In the beautiful, otherworldly Carpathian Mountains a woman is traveling with a small boy in a horse and cart, looking to punish those who once abused her. For years, Katalin has been ... See full summary »
Amid the Civil War in 17th-century England, a group of deserters flee from battle through an overgrown field. Captured by an alchemist, the men are forced to help him search to find a hidden treasure that he believes is buried in the field.
Returning home from a business trip to discover his wife missing, a man delves deeper and deeper into a surreal kaleidoscope of half-baked leads, seduction, deceit, and murder. Does anyone in the building know something?
At the very beginning of the film, Elena calls Francesco to announce Gilderoy's arrival at the studio. Although the film is set in Italy, when she picks up the phone a continuous dial tone is heard, which is normal for the US or UK; however, the actual dial tone would have sounded very differently in Italy, a country where the phone system has a very distinctive and non-continuous dial tone (consisting of a 425Hz tone with a duration of 0.6sec followed by a 1 second pause, followed by a 0.2 sec tone then a 0.2 sec pause, repeated in a loop until the first digit is dialed). See more »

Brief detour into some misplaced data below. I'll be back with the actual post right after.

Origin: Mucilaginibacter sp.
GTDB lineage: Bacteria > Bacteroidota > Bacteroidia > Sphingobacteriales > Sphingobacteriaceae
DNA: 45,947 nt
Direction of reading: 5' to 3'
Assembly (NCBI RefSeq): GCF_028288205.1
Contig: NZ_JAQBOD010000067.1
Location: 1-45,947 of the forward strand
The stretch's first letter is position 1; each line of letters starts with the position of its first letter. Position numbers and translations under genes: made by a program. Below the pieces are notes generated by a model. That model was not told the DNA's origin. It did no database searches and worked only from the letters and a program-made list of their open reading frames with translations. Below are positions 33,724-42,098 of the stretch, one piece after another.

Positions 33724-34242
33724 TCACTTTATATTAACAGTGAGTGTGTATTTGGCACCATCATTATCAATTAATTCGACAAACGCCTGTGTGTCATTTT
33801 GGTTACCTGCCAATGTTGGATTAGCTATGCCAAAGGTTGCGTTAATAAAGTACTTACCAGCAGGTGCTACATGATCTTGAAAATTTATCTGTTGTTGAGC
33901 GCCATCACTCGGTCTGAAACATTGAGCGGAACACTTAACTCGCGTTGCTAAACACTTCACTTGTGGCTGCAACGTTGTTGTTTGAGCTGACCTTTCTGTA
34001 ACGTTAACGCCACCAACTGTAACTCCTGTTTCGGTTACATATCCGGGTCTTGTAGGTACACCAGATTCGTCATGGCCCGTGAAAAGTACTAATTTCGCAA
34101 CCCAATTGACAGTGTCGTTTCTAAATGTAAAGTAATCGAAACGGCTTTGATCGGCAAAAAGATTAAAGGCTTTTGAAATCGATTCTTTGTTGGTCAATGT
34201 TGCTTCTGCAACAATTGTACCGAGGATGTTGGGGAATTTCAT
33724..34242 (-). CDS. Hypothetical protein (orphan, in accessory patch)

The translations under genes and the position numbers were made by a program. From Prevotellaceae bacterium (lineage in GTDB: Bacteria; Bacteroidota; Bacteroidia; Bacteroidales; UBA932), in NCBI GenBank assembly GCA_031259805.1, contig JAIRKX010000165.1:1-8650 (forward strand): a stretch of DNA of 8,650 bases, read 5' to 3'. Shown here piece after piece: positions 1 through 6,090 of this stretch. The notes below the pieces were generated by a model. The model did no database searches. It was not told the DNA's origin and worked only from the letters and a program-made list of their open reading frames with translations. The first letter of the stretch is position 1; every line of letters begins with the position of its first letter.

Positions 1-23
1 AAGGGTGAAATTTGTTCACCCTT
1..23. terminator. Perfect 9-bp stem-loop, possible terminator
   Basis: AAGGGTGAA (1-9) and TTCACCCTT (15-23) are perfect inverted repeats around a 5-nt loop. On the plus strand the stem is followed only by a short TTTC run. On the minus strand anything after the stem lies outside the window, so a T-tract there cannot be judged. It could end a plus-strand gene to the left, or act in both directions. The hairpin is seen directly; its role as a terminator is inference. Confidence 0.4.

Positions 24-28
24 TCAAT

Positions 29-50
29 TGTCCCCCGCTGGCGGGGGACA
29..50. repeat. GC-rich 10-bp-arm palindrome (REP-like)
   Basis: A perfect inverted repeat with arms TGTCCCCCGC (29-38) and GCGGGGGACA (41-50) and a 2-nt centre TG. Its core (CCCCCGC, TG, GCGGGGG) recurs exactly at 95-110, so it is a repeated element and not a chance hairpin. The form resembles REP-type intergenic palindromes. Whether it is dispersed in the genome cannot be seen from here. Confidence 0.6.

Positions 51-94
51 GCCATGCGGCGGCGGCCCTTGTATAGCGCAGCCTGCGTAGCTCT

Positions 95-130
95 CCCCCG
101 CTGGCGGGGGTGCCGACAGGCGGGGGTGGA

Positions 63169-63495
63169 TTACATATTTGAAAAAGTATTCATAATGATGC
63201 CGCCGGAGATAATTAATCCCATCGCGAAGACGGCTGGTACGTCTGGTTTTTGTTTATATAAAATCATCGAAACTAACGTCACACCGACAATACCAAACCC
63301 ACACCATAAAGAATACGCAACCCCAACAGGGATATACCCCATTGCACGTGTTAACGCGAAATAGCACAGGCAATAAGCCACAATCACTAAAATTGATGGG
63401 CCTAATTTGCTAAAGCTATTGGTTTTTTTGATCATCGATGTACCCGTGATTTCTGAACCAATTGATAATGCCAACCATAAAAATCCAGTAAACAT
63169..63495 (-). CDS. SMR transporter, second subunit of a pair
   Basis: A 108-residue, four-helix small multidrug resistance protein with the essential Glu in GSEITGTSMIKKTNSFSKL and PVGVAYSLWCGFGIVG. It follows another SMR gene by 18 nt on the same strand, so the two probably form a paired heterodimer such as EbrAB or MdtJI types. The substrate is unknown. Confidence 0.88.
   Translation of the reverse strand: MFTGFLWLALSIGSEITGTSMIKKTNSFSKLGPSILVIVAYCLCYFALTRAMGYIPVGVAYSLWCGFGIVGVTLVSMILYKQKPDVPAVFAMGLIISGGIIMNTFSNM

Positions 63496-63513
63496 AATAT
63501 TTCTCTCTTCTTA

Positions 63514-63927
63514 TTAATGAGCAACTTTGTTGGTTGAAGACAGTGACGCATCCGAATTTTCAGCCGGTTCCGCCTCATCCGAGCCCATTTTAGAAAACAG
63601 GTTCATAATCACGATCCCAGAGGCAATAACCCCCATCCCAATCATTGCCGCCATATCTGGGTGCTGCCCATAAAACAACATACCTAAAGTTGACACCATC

Gilderoy, this is going to be a fantastic film. Brutal and honest. Nobody has seen this horror before.
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The opening credits are actually put together of those from The Equestrian Vortex, the fictional horror flick that's going to be post-dubbed in the movie, with fast-cut animations, medieval depictions of hell, demons, naves, animal skeletons and tortured female faces, mostly red and black colored. See more »
Ingmar Bergman once admitted respect for two films of his contemporary, Michelangelo Antonioni, one of which being the metaphysical thriller Blow-Up. It's a film that drifts freely between reality, dram and imaginary states, showing the tenuousness of the concrete and the plausibility of the conceptual. Naturally, such a work would appeal to the creator of Persona where not only the consciousness but also the very identity of the protagonist is challenged - before the existence of the very film reel itself is called into question (there is a remarkable sequence that directly honours the Bergman's reel meltdown).
Peter Strickland's dream-sealed Berberian Sound Studio also twists the idea of consciousness and identity. Toby Jones wanders in - into the studio, although he's actually and more pertinently waling into focus - and is introduced to the film on which he will both engineer and create the sound. During the course of a deliberately shot film in which action and sound are all susceptible to manipulation we learn increasingly less about this character, Gilderoy, and the Latin company with their tripwire tempers with whom he must work and, increasingly emulate.
It's an intense 90 minutes. The narrative tubers are a little stubby to offer a coherent story at its close (like Blow-Up). I think the point is to create an internal resonance with the viewer rather than an object for discussion. Chris Dickens' editing is beautiful. 7/10
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